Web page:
Obama’s Sudan strategy is to Engage, not isolate. This is a new strategy towards Sudan, offering incentives if they relieve the plight of their people but threatening tougher sanctions if they fail to establish long term peace. Obama’s policy has three goals: an end to the conflict, human rights abuses and genocide in Darfur; the implementation of the 2005 Comprehensive Peace Agreement between Sudan’s Muslim North and Christian South; and assurance that Sudan does not provide a safe haven for terrorists. An executive order signed in 1997 by President Bill Clinton prohibits a range of U.S. trade with Sudan, including the import of any Sudanese goods and the export to the country of anything except food, clothing and medicine. The original bill was meant to terminate all commercial activities between the two countries. It also prohibits the extension of U.S. credit to Sudan. The Darfur Accountability Act, passed in 2006, under President George Bush, requires the U.S. government to certify to Congress that Sudan is disarming pro-government militias and helping implement peace accords, among other steps, before those sanctions under the executive order can be lifted. The Bush administration’s sanctions aim to squeeze the country’s economy by freezing Sudanese companies out of American financial institutions and curtailing their dollar transactions. In May 2007, Bush imposed new economic sanctions on a total of seven individuals and more than 160 companies owned or controlled by the Government of Sudan. More than 100 companies operated in Sudan have already been blacklisted by the U.S. Treasury Department, among them Sudan’s biggest oil producer, the Greater Nile Petroleum Operating Co. Which pumps about 300,000 barrels a day. The UN Security Council voted in March 2005 to freeze the assets and bar the travel outside Sudan of anyone committing crimes against humanity in Darfur, including officials of the Sudanese government. Hillary Clinton called on Sudanese President Omar Hassan Ahmed al-Bashir to end human rights abuses and war crimes in the province of Darfur.
Hillary Clinton spoke of the genocide that’s taking place in Darfur today. Civilians still fall victim to combat and systematic abuse. Clinton and U.N. Ambassador Susan E. Rice, the architect of the Sudan policy, said peacemaking efforts would be evaluated every three months. The international community has been unable to halt fighting between government-backed militias and rebels in Darfur. A 20 year civil war between Muslims in northern Sudan and Christians in southern Sudan has left 2 million dead and 4 million homeless. An estimated 300,000 people have been killed in the conflict since 2003. The conflict between North and South paved the way for the six-year campaign of rape, expulsion and murder against the residents of Darfur by the government backed Janjaweed militia. President Omar Hassan al-Bashir is, officially, a wanted man. On March 4, the International Criminal Court issued an arrest warrant for the 65-year-old on charges of war crimes and crimes against humanity in Darfur. My question is, “Why does Obama want to make a deal with al-Bashir? A panel of three judges accused al-Bashir of personal responsibility for murder, extermination, rape and other crimes in the country’s western province (See pictures of Darfur descending into chaos.) al-Bashir led a bloodless coup in 1989 known as “the Salvation Revolution” to topple then-Prime Minister Sadiq al-Mahdi. He suspended political parties and trade unions, and instituted Islamic law in much of the country. He Appointed himself President in 1993, returning Sudan to civilian rule, and won a presidential election in 1996 as the only candidate. He’s loosened the country’s economy to take advantage of oil production, and established strong trading ties with China and Russia. He accused Bill Clinton of ordering the 1998 destruction of a Sudanese pharmaceutical plant as a way to distract attention from the Monica Lewinsky scandal. Yes, this is the country that Bill Clinton bombed, remember? See why Hillary Clinton is involved here?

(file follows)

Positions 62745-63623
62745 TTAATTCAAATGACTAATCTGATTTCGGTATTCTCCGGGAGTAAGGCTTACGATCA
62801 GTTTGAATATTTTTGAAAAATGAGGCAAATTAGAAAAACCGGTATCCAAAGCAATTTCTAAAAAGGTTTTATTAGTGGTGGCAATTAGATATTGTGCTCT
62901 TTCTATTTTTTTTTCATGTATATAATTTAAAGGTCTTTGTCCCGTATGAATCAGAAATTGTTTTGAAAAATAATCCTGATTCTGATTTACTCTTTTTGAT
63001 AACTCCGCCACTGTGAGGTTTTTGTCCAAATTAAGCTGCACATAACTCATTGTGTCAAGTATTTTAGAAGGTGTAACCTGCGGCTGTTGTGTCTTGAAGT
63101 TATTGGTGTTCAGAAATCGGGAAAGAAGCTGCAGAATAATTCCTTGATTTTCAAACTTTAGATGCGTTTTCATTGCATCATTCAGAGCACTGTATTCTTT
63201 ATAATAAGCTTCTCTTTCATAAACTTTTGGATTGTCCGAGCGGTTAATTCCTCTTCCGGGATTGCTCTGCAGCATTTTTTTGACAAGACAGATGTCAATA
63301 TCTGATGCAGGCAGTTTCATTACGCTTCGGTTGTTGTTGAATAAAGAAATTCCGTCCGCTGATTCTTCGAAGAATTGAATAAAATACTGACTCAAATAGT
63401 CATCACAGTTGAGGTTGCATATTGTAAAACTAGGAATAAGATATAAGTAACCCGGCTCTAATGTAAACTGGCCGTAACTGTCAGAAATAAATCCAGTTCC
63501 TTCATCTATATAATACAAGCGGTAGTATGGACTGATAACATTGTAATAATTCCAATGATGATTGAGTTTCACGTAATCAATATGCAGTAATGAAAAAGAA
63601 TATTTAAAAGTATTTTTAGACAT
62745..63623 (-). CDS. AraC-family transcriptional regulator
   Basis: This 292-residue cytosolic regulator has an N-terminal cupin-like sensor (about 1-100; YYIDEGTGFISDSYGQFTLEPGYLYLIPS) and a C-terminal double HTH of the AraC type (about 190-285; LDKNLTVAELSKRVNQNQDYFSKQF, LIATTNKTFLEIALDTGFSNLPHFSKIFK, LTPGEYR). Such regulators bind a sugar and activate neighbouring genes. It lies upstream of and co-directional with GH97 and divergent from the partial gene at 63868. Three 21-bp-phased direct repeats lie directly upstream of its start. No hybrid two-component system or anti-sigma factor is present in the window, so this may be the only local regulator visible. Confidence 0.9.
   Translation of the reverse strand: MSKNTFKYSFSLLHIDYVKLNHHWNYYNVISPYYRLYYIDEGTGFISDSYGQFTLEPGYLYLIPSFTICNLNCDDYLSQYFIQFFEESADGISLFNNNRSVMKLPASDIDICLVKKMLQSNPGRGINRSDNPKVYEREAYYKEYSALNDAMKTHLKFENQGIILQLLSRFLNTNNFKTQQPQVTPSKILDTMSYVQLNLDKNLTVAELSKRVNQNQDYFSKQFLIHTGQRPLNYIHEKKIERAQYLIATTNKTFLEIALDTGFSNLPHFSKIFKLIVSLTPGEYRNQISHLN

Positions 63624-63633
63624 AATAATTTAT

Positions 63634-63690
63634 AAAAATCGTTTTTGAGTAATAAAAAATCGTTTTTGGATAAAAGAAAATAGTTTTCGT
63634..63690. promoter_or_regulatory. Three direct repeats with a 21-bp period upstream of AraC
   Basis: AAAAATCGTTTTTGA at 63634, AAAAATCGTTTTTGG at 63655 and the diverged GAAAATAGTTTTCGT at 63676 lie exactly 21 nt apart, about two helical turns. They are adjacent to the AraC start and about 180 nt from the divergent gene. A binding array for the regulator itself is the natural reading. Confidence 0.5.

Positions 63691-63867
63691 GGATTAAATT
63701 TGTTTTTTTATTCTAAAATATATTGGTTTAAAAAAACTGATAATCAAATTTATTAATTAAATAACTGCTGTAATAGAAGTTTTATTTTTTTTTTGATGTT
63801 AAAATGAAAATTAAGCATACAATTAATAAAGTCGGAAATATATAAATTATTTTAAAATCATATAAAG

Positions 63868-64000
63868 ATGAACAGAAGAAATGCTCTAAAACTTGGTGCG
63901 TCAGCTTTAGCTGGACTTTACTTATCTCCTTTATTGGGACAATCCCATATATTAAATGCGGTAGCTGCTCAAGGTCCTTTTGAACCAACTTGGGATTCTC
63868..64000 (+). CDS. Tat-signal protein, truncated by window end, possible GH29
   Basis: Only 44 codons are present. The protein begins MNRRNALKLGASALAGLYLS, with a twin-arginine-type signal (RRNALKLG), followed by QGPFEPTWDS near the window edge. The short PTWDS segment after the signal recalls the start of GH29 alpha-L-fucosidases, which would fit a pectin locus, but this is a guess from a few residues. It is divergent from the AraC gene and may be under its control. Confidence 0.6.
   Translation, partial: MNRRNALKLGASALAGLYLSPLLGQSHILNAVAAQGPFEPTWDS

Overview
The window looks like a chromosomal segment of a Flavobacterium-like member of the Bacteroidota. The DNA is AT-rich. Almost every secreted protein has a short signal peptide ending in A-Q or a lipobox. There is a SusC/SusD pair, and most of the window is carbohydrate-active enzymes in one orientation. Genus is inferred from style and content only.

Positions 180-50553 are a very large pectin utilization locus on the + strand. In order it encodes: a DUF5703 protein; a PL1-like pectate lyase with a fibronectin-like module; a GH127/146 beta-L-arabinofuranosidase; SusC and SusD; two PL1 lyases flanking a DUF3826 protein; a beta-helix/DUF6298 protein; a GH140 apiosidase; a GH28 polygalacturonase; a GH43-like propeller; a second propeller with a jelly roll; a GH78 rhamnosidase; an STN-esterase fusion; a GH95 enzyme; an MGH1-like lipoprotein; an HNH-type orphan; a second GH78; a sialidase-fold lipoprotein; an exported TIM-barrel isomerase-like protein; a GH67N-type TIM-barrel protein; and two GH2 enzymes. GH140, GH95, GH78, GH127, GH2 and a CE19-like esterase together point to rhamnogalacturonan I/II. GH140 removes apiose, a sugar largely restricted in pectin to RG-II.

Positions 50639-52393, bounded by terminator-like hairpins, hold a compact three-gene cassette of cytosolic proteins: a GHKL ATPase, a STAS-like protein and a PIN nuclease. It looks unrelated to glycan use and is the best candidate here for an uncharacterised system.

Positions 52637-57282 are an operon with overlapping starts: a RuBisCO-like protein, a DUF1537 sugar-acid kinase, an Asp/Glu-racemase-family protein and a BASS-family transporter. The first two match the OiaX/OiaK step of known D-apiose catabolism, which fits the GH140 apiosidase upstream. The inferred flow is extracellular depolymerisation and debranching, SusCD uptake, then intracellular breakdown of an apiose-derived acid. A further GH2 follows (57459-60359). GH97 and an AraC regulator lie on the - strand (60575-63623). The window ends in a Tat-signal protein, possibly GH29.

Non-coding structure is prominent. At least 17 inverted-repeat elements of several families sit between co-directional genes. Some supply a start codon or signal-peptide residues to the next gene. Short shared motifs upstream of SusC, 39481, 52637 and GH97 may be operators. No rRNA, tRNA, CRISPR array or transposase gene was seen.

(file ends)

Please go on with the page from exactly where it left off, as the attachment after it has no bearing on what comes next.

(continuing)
Like many policies, this one makes Obama look good to the media and on paper. Despite U.S. trade sanctions in place against the country since 1997, many well-known American products are widely available. A Coca-Cola and Pepsi are among prominent U.S. brands. Coca-Cola and PepsiCo have both secured export licenses from the Office of Foreign Assets Control of the U.S. Treasury, using legislation that allows blacklisted states to buy U.S agricultural commodities, medicines and medical equipment. Coca-Cola’s syrups are based qualified as an agricultural product. Pepsi brands are produced under “an OFAC license. German products included Siemens AG (capital goods), AgfaPhoto GmbH (capital goods, consumer goods), AutoStar Ltd. (authorized Mercedes Benz dealer for Sudan Automobile Industry), DEUDIAM (diamond tools and machines), KWH (plastic pipe equipment), SMF (liquid goods packaging machines), Vietz (pipeline equipment, welding technology), and WIDOS (plastic welding machines, tools). Germany wants to increase business relations with Sudan. The sanctions will do little to stem Sudan’s oil exports. In recent years, Sudan has emerged as a small but fast-growing oil producer. Sudan now pumps about 500,000 barrels of oil a day two-thirds of them bought by China. Bottom line, Obama is still the Emptysuit running his mouth.
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